As an experienced award-winning UX designer, Xintong Liu is now working as an E-commerce Designer at Zoom where she is responsible for creating design solutions for the users to easily purchase and manage their Zoom products online. Creating minimalist and pixel-perfect experiences to tell the story of a brand has always been the tenet she believes in. The user-centric mindset Liu developed has led her to discover the significance of UX localization regarding the diversity within the target audience.
“The beauty of UX design is that all the design decisions are evidence-based. Everything is for the users,” Liu says, “but when you’re targeting giant audience groups, things start to shift. This is when you need to take more than just the screen you’re working on into consideration.”
UX localization isn’t just about language translation. Even though research has shown that only 9 out of 100 newcomers in the online population use, speak, or write in English, automatically translating text into another language would keep other potential changes unsolved such as mirror interaction when translating into Arabic.
Liu believes that the localization of user experience is a very complicated process. UX designers need to use correct number conversion and currencies, to adapt the UI to different space requirements and to verify the cultural appropriateness of graphics and images. It is the art of adapting an internationalized product for a set of people who share the same language, interactions, laws, and culture—four essential elements when it comes to UX localization.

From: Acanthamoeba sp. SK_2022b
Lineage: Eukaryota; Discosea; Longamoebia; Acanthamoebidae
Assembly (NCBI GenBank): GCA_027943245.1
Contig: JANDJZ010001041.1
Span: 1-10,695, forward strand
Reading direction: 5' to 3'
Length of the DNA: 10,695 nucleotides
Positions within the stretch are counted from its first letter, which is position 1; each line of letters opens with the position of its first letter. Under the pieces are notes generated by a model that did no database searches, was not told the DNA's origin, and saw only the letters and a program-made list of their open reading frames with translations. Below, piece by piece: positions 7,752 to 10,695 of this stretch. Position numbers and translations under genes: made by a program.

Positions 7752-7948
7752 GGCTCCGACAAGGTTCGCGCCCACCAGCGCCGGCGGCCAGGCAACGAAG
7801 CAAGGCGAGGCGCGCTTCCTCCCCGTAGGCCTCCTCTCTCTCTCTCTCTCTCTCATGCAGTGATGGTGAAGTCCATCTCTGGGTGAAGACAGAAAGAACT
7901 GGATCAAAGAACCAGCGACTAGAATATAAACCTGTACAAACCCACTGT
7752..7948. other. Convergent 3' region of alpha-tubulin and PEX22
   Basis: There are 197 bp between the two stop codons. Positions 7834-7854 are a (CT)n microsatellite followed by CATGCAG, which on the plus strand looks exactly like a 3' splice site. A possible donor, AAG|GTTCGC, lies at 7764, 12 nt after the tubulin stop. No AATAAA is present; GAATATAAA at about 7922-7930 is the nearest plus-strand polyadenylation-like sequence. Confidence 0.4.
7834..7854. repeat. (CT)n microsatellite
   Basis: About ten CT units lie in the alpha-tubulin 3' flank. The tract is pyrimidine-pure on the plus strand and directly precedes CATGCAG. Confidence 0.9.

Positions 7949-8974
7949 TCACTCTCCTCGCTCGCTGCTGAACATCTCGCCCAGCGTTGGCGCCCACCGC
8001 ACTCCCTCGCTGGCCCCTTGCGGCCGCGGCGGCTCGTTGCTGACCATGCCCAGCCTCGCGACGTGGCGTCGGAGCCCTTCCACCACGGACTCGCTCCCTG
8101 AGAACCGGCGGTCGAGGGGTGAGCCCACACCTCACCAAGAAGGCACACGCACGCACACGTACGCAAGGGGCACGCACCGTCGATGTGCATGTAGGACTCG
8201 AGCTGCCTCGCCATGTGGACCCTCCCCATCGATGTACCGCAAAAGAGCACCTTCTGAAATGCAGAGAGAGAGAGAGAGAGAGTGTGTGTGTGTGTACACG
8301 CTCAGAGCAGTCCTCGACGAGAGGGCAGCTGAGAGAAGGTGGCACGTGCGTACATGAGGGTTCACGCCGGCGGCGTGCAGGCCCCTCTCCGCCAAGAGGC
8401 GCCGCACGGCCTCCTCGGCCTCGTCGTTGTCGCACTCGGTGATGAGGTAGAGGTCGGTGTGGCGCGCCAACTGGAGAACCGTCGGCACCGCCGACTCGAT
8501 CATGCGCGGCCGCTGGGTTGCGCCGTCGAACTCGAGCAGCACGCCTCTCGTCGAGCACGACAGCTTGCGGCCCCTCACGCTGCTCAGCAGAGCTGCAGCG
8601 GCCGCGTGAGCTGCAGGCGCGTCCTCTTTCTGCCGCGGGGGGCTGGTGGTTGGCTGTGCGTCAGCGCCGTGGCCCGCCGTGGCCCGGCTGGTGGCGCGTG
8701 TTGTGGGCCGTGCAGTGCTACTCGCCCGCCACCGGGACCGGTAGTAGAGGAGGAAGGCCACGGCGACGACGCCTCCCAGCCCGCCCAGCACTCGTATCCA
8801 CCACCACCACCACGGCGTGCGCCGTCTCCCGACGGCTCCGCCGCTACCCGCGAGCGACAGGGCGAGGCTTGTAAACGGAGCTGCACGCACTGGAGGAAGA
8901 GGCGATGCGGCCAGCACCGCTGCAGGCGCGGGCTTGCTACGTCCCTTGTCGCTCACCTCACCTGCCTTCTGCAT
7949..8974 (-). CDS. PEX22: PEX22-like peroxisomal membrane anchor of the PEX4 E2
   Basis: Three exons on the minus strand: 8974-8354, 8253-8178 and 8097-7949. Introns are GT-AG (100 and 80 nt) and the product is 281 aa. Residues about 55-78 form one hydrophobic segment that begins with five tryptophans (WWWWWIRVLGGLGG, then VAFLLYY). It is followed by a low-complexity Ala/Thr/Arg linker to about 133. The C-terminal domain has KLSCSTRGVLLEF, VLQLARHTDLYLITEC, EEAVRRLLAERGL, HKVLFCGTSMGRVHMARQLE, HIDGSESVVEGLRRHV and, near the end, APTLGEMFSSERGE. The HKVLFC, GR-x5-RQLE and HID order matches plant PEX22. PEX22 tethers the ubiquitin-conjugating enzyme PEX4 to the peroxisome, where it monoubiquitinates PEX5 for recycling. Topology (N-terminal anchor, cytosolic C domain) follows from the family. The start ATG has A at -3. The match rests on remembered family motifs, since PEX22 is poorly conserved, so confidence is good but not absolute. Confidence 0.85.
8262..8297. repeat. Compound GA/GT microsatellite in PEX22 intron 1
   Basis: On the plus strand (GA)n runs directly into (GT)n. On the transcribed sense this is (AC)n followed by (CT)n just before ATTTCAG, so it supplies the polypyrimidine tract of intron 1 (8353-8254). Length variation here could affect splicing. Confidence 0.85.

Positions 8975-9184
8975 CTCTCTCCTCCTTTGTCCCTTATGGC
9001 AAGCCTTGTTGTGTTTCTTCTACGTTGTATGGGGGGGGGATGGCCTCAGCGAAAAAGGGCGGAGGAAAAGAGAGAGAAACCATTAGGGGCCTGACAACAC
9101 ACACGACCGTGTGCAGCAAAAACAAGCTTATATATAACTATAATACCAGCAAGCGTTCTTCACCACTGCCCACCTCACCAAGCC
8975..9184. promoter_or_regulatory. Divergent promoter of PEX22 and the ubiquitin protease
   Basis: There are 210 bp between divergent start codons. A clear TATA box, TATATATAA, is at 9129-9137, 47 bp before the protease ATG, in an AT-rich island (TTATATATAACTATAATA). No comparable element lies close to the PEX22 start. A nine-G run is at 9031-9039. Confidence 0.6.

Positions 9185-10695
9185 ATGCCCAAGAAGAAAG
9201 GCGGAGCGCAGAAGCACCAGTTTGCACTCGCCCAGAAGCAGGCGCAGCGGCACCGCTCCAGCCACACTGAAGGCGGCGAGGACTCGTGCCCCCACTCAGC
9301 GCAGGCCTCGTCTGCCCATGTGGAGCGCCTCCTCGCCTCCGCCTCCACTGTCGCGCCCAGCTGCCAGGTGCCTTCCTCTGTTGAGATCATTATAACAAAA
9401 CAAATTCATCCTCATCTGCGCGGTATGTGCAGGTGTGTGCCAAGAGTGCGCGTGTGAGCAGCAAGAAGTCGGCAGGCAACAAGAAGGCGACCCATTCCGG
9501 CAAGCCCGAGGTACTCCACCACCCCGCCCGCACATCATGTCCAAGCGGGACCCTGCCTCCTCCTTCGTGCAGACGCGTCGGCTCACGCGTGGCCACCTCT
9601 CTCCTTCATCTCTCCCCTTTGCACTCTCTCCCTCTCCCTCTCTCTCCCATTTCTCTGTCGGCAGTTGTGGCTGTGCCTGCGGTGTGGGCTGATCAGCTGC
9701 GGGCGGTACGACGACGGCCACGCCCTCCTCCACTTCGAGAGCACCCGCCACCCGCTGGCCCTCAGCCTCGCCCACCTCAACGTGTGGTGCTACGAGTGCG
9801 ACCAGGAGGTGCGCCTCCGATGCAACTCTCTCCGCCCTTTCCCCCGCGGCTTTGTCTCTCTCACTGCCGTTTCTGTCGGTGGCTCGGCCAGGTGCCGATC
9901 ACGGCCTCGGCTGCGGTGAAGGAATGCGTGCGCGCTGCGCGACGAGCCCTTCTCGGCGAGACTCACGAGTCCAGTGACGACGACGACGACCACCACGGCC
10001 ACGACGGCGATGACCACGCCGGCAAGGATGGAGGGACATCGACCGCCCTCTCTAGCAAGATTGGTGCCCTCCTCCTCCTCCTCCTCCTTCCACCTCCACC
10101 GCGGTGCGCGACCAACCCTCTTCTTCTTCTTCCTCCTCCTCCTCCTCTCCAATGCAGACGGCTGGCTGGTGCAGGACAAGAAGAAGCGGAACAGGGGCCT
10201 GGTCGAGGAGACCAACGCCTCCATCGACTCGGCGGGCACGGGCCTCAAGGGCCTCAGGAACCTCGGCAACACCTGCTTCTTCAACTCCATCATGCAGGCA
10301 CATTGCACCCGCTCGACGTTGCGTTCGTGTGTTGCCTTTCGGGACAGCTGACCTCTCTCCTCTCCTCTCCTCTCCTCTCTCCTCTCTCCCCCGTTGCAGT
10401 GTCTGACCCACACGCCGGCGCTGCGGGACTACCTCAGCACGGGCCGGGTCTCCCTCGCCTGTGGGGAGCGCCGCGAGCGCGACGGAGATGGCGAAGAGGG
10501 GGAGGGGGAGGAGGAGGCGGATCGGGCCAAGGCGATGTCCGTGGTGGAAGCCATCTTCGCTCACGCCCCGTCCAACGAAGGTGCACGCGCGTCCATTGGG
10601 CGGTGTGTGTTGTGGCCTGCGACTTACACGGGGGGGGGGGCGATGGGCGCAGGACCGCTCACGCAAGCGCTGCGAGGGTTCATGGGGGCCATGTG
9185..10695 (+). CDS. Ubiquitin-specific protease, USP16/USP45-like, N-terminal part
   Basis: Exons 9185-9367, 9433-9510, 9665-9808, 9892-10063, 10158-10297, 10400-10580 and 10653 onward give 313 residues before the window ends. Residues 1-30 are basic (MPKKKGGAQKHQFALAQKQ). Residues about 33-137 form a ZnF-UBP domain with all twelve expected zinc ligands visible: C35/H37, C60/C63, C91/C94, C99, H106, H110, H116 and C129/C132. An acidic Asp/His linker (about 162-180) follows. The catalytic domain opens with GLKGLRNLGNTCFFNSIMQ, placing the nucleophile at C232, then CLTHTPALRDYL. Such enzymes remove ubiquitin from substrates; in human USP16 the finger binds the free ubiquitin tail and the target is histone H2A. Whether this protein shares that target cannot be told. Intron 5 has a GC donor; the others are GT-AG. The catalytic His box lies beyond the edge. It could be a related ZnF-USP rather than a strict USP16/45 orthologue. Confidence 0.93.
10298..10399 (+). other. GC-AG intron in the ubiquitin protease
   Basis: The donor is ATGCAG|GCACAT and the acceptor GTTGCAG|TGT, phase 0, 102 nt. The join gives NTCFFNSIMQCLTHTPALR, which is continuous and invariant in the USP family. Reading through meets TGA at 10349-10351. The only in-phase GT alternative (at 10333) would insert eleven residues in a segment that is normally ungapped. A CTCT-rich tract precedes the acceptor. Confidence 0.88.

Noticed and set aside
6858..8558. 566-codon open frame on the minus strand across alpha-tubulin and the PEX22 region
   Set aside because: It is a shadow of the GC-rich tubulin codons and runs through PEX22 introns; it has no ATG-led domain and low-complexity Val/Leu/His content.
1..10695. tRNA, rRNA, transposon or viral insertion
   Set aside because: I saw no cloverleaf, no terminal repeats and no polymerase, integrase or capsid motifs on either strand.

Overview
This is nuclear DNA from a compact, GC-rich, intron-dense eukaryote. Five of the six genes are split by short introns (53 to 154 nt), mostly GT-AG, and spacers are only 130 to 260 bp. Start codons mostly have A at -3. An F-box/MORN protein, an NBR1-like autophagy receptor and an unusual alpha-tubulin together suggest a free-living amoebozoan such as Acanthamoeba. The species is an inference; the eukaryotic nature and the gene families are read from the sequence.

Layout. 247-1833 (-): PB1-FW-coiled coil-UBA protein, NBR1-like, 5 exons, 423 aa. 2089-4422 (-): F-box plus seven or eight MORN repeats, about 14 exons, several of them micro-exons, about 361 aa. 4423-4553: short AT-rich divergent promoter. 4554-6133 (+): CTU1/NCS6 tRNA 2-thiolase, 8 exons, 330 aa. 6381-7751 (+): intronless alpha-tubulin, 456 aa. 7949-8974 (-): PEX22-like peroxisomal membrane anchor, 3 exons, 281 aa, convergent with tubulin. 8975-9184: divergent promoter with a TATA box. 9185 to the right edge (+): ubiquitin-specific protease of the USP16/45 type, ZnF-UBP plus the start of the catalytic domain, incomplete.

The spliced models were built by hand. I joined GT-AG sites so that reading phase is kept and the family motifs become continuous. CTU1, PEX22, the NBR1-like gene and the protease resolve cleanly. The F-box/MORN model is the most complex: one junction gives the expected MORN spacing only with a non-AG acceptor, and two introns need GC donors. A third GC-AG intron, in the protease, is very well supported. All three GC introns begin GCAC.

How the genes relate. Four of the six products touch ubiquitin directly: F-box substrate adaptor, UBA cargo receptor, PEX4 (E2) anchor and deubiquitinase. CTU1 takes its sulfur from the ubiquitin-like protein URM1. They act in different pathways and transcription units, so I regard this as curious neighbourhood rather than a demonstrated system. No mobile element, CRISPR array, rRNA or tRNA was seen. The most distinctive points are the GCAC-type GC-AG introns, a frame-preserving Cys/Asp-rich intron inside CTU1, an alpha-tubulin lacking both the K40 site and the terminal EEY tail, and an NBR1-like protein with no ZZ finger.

Cross functional partnerships are a must-have in order to achieve UX localization. Liu had concluded several ways to help with this process, including integrating design localization in the product development workflow, adjusting design strategy based on the local metrics and leveraging internal and external resources. But most importantly, the awareness of localization cannot be neglected in business strategy.
“The pandemic gave UX designers a great opportunity to optimize accessibility. It brought more people into the digital space, including those who weren’t tech-savvy,” Liu explained, “us UX designers, in the meanwhile, need to create universal products that are usable for people of all ages, all technical expertise, and various physical abilities.”
As far as UX localization is concerned, Liu demonstrated that there is no need to overthink because users are not expecting flawless languages. Despite regional differences that should be taken into account, people are far more similar globally than they were in the past since they are all connected in some way and are sharing the same phenomenons and trends.